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12 Students Face Stiffer Charges in FAMU Hazing Death

A dozen students who played in Florida A&M’s famed marching band with Decatur native Robert Champion, including some from metro Atlanta, face up to 15 years in prison for his death in the landmark hazing incident from last year.

Jeff Ashton, the newly elected state attorney for Orange and Osceola counties in Florida, upgraded the charges against 10 students on Monday from felony hazing to manslaughter and charged two other students with manslaughter.

The stiffer charges and potential longer sentences are welcome news to Pam and Robert Gerald Champion, who have argued for more action after their son’s death.

At least five students from metro Atlanta, including some who knew Champion in high school, are now fighting for their freedom.

“We applaud and commend the actions of Mr. Ashton for appropriately charging this crime committed on Robert Champion,” Christopher Chestnut, the attorney for the Champion family, told The Atlanta Journal-Constitution. “Robert wasn’t hurt by hazing. He was killed by hazing. We are fortunate that someone with the courage to act has been elected in Orange County.”

In Florida, manslaughter is a second-degree felony, punishable by up to 15 years in prison. The original charges of felony hazing, filed last spring, are a third-degree felony and carried a five-year maximum sentence.

Initially, 11 of Champion’s band mates, including four from metro Atlanta, were charged with third-degree felony hazing. One of the 11 pleaded no-contest and was sentenced in October to probation and community service. The Atlantans are Jonathan Boyce, 24, Shawn Turner, 26, Aaron Golson, 19, and Lasherry Codner, 20. Two other students faced misdemeanor charges.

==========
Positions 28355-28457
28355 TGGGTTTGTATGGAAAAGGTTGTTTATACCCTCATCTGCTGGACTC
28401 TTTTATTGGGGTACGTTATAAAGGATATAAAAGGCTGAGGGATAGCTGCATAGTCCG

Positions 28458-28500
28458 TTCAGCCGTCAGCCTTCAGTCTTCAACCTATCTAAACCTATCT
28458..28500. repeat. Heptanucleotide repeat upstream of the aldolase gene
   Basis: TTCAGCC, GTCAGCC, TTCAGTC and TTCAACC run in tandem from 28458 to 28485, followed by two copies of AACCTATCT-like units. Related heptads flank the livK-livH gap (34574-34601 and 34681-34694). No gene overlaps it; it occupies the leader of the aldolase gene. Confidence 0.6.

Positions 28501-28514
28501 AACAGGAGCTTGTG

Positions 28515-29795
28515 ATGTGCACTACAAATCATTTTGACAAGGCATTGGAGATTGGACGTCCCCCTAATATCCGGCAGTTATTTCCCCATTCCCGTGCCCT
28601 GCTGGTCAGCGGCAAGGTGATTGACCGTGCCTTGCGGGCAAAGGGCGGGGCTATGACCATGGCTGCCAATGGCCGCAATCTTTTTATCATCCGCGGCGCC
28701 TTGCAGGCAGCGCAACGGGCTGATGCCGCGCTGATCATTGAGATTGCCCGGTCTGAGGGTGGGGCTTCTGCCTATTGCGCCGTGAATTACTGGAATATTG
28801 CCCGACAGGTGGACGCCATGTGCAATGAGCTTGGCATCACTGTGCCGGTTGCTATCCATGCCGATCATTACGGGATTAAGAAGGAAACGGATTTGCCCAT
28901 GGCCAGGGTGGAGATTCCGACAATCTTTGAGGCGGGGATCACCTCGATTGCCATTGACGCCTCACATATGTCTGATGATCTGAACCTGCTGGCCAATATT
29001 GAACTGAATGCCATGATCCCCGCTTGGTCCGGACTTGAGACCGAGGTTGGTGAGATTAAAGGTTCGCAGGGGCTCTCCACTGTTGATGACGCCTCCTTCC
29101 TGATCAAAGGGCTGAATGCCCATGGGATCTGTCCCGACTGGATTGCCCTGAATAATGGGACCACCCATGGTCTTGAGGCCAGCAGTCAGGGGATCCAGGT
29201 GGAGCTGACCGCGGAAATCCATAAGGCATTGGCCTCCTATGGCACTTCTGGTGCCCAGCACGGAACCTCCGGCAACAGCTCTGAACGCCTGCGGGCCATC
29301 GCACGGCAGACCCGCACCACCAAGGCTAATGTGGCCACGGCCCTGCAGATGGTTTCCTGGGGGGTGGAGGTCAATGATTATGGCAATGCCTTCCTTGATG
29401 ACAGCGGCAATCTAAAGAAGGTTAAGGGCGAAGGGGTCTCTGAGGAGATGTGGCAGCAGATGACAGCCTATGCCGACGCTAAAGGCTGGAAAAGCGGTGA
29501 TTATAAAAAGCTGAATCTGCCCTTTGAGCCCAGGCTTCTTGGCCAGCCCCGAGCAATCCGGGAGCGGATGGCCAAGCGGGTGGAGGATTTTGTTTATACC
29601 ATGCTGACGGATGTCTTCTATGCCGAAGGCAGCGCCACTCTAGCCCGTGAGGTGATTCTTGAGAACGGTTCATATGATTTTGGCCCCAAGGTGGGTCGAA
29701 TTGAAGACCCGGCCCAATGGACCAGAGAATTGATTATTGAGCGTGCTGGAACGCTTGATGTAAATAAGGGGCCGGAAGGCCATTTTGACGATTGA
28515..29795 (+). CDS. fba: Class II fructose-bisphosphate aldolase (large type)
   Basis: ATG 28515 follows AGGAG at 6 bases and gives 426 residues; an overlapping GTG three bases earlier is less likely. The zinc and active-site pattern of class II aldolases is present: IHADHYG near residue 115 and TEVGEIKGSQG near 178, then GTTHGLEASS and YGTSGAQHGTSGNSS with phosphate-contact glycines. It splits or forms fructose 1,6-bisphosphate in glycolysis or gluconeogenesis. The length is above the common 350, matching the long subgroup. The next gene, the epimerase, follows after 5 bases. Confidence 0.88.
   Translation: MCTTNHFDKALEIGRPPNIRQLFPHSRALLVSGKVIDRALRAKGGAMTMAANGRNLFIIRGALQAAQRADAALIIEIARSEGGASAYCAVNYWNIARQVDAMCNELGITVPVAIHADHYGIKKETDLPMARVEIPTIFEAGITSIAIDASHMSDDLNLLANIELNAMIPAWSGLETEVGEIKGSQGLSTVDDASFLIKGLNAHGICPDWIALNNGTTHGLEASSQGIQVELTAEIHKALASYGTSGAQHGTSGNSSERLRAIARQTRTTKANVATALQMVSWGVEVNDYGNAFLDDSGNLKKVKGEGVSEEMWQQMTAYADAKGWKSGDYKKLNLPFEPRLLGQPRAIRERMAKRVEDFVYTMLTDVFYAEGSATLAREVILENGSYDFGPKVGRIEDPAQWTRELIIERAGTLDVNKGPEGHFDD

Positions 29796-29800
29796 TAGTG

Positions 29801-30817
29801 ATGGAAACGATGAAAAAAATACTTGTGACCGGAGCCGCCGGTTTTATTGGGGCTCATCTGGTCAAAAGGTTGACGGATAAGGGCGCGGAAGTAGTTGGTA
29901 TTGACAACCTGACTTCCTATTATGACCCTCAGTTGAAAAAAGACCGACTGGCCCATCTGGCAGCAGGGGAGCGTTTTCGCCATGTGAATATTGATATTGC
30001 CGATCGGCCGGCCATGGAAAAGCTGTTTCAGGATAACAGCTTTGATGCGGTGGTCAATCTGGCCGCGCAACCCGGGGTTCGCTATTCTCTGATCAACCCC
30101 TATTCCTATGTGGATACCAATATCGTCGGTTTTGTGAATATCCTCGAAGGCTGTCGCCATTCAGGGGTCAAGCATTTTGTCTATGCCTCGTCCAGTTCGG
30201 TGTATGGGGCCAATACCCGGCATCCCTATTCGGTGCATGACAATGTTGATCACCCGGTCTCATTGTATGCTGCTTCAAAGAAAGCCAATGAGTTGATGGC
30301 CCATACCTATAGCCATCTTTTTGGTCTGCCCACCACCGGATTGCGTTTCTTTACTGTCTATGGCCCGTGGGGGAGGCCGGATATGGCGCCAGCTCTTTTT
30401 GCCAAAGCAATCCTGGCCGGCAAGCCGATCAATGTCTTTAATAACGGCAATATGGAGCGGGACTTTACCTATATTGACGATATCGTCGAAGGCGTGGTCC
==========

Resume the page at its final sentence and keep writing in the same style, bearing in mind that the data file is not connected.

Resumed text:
In addition to the 10 charged with manslaughter on Monday, Ashton also charged two more ex-band members, Henry Nesbitt, 26, and Darryl Cearnel, 25, in the fatal hazing.

Nesbitt is from Austell. Calls to his family’s home by the AJC were not answered.

Cearnel, from Florida, was performing CPR on Champion when paramedics arrived at the scene, while Nesbitt called 911, according to the sheriff’s investigative summary.

According to the Associated Press, while it is unclear what roles the two played in Champion’s death, neither cooperated with the Orange County sheriff’s probe.

Calls to Ashton’s office were not returned to the newspaper, so it was not immediately clear why he upgraded the charges or included Nesbitt and Cearnel.

Read more: AJC

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